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Now what? In jobs-crazed Florida, a county rejects a relocating corporate headquarters

A funny thing just happened on the way to another Florida jobs deal — this one to recruit a national roofing company's headquarters to the state.

Sarasota County officials said no. And now early alarm bells are sounding in economic development circles that Florida may not be the welcome-all-business state that it pitches itself to be.

Sarasota's County Commission voted 4-1 Tuesday against offering $720,000 in local incentives to help lure an unnamed national roofing company's headquarters because about 20 local contractors and professional associations balked. They argued subsidizing a new roofing company to the area would make it harder for existing businesses to hold on to hard-to-find human resources, IT and other key personnel in a county with an already low 4.3 percent unemployment rate.

The recruiting effort, dubbed Project Mulligan, included an additional $864,000 in state incentives with the roofing company committing to bring its headquarters to the area along with 180 jobs over time averaging $59,000.

The county commissioners said they voted against the deal because of the strong resistance from the area building industry. But economic development leaders and corporate site selectors warned Sarasota had set an ugly precedent that could tar the county — and perhaps Florida — as not being as open for business as state and regional leaders have long insisted.

"The reputation is that Sarasota isn't a major player in economic development," said a clearly unhappy Rob Sitterley of Orlando's Merit Advisors, which is assisting the roofing company in its relocation. "This vote clearly says they don't want to be a player."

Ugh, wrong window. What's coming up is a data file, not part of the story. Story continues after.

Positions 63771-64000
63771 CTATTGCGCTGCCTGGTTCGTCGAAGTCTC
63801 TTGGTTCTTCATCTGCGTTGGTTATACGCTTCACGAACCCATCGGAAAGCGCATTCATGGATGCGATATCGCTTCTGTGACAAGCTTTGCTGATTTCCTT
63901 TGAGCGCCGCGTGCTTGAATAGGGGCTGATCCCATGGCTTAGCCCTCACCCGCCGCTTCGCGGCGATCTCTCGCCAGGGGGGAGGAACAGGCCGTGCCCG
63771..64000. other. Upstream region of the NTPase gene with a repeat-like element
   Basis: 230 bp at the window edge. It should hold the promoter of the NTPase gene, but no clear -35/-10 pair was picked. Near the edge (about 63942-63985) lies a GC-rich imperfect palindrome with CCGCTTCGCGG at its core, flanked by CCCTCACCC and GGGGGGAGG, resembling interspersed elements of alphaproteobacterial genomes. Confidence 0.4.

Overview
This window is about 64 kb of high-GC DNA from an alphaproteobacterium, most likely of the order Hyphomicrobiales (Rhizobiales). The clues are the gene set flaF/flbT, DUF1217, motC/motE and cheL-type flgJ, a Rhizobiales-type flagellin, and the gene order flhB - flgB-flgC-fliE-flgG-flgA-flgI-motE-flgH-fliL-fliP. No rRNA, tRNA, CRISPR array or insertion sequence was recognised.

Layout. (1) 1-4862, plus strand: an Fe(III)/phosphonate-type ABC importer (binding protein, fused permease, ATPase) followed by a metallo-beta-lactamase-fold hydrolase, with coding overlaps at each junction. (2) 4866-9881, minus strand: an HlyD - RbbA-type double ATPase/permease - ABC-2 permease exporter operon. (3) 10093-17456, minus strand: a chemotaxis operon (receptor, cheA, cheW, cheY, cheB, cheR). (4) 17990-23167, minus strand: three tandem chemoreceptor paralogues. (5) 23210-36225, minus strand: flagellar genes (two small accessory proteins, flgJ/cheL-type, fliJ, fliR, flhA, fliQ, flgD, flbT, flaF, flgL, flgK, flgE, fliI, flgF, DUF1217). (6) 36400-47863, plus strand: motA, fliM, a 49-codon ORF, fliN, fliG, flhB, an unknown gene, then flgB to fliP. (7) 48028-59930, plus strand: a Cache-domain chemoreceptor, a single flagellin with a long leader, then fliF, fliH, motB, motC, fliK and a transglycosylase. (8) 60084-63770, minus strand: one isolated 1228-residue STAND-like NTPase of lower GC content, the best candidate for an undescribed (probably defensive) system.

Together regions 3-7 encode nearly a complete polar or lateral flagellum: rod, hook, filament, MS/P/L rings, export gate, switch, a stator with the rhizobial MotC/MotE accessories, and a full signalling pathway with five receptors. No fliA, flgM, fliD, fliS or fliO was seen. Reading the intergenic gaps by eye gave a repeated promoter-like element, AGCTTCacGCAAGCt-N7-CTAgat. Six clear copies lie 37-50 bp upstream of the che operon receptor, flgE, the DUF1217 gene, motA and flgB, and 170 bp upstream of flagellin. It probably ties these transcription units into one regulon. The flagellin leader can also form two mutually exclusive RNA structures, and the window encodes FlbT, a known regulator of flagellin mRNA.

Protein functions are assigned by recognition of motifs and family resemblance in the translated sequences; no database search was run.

The commission's rejection of the roofing deal was detailed in the Sarasota Herald-Tribune.

Mark Huey, the head of the Economic Development Corp. of Sarasota County and a former senior city official in Tampa, had pitched the corporate relocation as the only opportunity in the past five years to try to relocate a national headquarters to the area.

"Not once have we seen so much resistance," Tim Vanderhoof, vice president for business development for the state jobs recruiting group Enterprise Florida, told the Herald-Tribune.

A debate is already brewing over whether Sarasota County thumbing its nose at a headquarters relocation is an isolated event or one that can ripple across more of the state. In downtown Tampa, Tampa Bay Lightning hockey owner and real estate developer Jeff Vinik is trying to lure an out-of-state corporation with some stature to bring its national headquarters to his 40-acre site.

It seems unlikely the Sarasota denial of a deal would influence Vinik's efforts, but it's early to assess the Sarasota impact. Site selectors are a clubby bunch and talk to one another frequently — more so when one of them feels unexpectedly spurned in what should have been a slam-dunk deal. And Sarasota's county commissioners bowing to the wishes of local companies, however well-intentioned, could spark more pushback against economic development in other metro areas.

"It's a small tribe, these site selectors," University of Central Florida economist Sean Snaith told the Sarasota newspaper. "They're going to know what happened here, and there will be a black mark against Sarasota when they start winnowing down site locations."

University of North Florida economist Paul Mason called Sarasota's decision "protectionism" and warned that it sent an unfortunate message. "If you're going to act like this with roofers, what will you do with other industries?"

Also muddying the state's economic development waters is the recent blow delivered to Enterprise Florida by state legislators who denied a major funding request for more financial incentives. That rejection prompted Gov. Rick Scott to begin downscaling the state jobs recruiting organization, while also speeding the departure of Enterprise Florida CEO Bill Johnson, who steps down in June. No successor has been named.

Even if this turns out to be much ado about little in Florida, other states competing for the same jobs now have a fresh weapon to use against the Sunshine State.

So, Sarasota. Is this a mere blip on the economic development radar, or have you kicked up a larger storm?

Contact Robert Trigaux at rtrigaux@tampabay.com Follow @venturetampabay.

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